Audio is Our Future

I’d like to gamble that when clever people were kicking around ideas about how the internet would revolutise society, no one predicted the revival of the oral tradition. I know if anyone had told me I’d be using my super powerful computer to listen to stories much the same as my ancesteros told around the campfire, I’d have scratched my head and said ‘What?!’.

Perhaps because I’ve been lucky enough to have had a couple of great audio productions of my stories, Cthul-You for BBC Radio and Circe’s over at the Drabblecast, I’ve been converted to the potential of audio. Especialy for short fiction, which I think is just at the start of a great renaissance driven by audio.

I think the big abscence from this years Hugo and Nebula ballots is Steve Eley over at Escape Pod. If theres an editor who has brought more new readers into the genre in recent years I’d like to know about them. I’ve found more great stories on Escape Pod than any other venue, including the major magazines, and discoevered some of my favourite writers including Mike Resnick, Tim Pratt and Greg Van Eekhout. And although I’m biased I think Norm Sherman at the Drabblecast is such a top narrator, and his podcasts have such great production that he is quickly coming up behind Escape Pod.

Theres something about a well read story that beats more sophisticated forms of adaptation like video. Maybe because it isn’t an adaptation. You are getting the real story, and if the reading captures the voice of the text then it can be both a very intimate and a very powerful way to engage writer and reader. Its also convenient. Audio fits into our ever more hectic modern lifestyles. You can listen to a story on a commute, in the shower, at night in bed. You can also share it with other people – just like sitting round the campfire again, audio takes stories back to be a communal experience when we want them to be.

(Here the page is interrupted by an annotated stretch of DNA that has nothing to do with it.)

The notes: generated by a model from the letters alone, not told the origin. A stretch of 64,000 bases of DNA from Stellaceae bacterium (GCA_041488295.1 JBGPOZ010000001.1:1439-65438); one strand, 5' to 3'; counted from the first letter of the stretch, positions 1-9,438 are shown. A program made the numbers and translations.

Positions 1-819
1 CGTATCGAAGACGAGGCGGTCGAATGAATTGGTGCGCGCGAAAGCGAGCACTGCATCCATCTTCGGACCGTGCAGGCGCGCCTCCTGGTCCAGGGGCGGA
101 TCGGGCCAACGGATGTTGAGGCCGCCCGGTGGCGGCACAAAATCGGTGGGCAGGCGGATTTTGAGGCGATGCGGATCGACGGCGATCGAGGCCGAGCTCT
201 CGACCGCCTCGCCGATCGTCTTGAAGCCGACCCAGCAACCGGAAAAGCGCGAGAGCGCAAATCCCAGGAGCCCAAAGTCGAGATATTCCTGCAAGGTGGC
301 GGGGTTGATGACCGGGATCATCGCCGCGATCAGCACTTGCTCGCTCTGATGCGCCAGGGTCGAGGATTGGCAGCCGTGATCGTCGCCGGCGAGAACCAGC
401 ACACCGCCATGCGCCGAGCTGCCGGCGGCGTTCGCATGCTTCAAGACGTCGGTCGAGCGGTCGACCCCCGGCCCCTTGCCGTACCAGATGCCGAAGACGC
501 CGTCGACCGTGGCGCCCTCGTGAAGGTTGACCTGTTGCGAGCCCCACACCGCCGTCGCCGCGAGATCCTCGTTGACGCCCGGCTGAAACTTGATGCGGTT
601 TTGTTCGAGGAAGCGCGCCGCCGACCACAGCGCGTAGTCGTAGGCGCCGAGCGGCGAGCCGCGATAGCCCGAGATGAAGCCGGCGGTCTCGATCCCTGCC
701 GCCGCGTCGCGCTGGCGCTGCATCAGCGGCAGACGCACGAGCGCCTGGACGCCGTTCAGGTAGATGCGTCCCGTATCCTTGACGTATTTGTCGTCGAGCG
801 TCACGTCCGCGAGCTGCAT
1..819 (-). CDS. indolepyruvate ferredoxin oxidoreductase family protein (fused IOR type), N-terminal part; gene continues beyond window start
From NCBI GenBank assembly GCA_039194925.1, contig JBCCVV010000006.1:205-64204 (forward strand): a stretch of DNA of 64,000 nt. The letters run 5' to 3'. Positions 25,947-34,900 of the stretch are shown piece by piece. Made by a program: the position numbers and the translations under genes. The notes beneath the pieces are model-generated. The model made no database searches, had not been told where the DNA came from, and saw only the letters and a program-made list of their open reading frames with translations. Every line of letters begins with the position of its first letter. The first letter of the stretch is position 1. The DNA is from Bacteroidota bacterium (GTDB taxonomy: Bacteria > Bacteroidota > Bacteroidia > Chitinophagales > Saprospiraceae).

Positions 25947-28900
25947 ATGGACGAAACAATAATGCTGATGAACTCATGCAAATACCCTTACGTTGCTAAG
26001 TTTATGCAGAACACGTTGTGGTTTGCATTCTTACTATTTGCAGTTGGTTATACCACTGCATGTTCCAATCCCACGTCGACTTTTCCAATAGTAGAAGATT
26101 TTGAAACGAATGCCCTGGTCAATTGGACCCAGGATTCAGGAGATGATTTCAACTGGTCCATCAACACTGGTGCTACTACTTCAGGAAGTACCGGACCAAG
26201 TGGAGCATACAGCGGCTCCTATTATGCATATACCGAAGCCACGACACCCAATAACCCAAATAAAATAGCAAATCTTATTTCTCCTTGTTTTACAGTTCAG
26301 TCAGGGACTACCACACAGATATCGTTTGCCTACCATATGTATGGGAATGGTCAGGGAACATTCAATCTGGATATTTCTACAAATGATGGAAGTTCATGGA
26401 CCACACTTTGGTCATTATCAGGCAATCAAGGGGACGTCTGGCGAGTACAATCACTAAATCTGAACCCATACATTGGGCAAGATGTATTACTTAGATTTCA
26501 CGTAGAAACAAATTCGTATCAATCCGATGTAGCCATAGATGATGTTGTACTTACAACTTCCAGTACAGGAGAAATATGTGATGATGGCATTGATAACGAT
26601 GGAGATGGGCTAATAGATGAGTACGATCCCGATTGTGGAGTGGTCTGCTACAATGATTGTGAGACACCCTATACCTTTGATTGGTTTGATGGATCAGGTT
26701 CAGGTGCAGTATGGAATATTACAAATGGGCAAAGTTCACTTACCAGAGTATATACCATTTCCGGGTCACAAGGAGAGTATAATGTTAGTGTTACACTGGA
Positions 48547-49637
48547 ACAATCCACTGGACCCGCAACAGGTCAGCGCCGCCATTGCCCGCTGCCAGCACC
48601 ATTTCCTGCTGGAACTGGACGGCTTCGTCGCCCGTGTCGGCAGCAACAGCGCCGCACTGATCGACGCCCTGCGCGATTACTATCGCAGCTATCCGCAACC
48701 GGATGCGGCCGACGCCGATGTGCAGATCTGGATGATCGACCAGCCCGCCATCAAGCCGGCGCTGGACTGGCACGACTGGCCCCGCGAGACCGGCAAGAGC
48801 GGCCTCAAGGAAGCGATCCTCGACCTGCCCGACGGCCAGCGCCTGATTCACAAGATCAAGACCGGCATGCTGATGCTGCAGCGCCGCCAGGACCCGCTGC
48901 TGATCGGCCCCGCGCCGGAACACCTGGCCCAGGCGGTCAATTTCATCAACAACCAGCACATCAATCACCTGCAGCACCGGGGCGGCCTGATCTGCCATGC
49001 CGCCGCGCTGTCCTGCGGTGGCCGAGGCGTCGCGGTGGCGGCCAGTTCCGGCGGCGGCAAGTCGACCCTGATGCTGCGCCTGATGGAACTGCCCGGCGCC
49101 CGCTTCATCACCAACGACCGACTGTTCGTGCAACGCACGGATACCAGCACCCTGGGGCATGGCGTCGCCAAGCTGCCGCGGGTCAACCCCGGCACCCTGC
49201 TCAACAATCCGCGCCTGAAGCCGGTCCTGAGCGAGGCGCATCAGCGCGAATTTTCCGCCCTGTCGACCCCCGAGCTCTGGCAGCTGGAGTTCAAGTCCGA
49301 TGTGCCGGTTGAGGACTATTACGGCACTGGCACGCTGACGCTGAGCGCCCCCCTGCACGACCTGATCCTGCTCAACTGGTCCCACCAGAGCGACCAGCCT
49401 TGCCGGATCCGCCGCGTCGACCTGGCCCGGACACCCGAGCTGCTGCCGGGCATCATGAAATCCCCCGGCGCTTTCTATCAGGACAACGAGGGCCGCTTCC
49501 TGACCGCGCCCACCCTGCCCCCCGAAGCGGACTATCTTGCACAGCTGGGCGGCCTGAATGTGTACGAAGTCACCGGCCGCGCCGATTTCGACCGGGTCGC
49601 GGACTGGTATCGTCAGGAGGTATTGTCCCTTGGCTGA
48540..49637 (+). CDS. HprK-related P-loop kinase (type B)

The spur for this post today was listening to Graves by Joe Haldeman on the Star Ship Sofa podcast. Give it a listen, it really is an amazing (and pretty creepy) story.

Anyone elese have any audio recommendations? I’m always looking for more good stories.

Published by Damien Walter

Writer and storyteller. Contributor to The Guardian, Independent, BBC, Wired, Buzzfeed and Aeon magazine. Special forces librarian (retired). Teaches the Rhetoric of Story to over 35,000 students worldwide.


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